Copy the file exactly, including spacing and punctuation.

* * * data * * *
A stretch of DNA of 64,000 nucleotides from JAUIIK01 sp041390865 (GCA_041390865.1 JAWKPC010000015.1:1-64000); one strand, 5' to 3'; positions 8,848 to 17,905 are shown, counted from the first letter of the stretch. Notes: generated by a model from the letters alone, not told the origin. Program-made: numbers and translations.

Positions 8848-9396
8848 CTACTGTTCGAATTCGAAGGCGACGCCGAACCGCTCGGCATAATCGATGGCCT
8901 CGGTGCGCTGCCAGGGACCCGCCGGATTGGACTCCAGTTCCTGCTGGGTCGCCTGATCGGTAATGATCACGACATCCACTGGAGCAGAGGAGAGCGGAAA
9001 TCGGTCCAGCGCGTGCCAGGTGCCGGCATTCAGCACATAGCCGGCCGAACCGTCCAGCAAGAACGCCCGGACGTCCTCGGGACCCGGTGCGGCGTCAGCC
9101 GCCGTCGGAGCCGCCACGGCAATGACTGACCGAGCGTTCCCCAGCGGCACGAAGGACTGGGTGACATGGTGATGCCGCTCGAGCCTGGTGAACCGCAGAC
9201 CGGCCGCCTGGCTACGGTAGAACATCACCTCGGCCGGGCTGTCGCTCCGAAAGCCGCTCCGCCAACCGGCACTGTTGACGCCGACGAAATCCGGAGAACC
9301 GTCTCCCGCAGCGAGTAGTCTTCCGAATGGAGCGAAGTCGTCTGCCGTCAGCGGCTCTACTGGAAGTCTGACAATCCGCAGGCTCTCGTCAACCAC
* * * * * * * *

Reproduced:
A stretch of DNA of 64,000 nucleotides from JAUIIK01 sp041390865 (GCA_041390865.1 JAWKPC010000015.1:1-64000); one strand, 5' to 3'; positions 8,848 to 17,905 are shown, counted from the first letter of the stretch. Notes: generated by a model from the letters alone, not told the origin. Program-made: numbers and translations.

Positions 8848-9396
8848 CTACTGTTCGAATTCGAAGGCGACGCCGAACCGCTCGGCATAATCGATGGCCT
8901 CGGTGCGCTGCCAGGGACCCGCCGGATTGGACTCCAGTTCCTGCTGGGTCGCCTGATCGGTAATGATCACGACATCCACTGGAGCAGAGGAGAGCGGAAA
9001 TCGGTCCAGCGCGTGCCAGGTGCCGGCATTCAGCACATAGCCGGCCGAACCGTCCAGCAAGAACGCCCGGACGTCCTCGGGACCCGGTGCGGCGTCAGCC
9101 GCCGTCGGAGCCGCCACGGCAATGACTGACCGAGCGTTCCCCAGCGGCACGAAGGACTGGGTGACATGGTGATGCCGCTCGAGCCTGGTGAACCGCAGAC
9201 CGGCCGCCTGGCTACGGTAGAACATCACCTCGGCCGGGCTGTCGCTCCGAAAGCCGCTCCGCCAACCGGCACTGTTGACGCCGACGAAATCCGGAGAACC
9301 GTCTCCCGCAGCGAGTAGTCTTCCGAATGGAGCGAAGTCGTCTGCCGTCAGCGGCTCTACTGGAAGTCTGACAATCCGCAGGCTCTCGTCAACCAC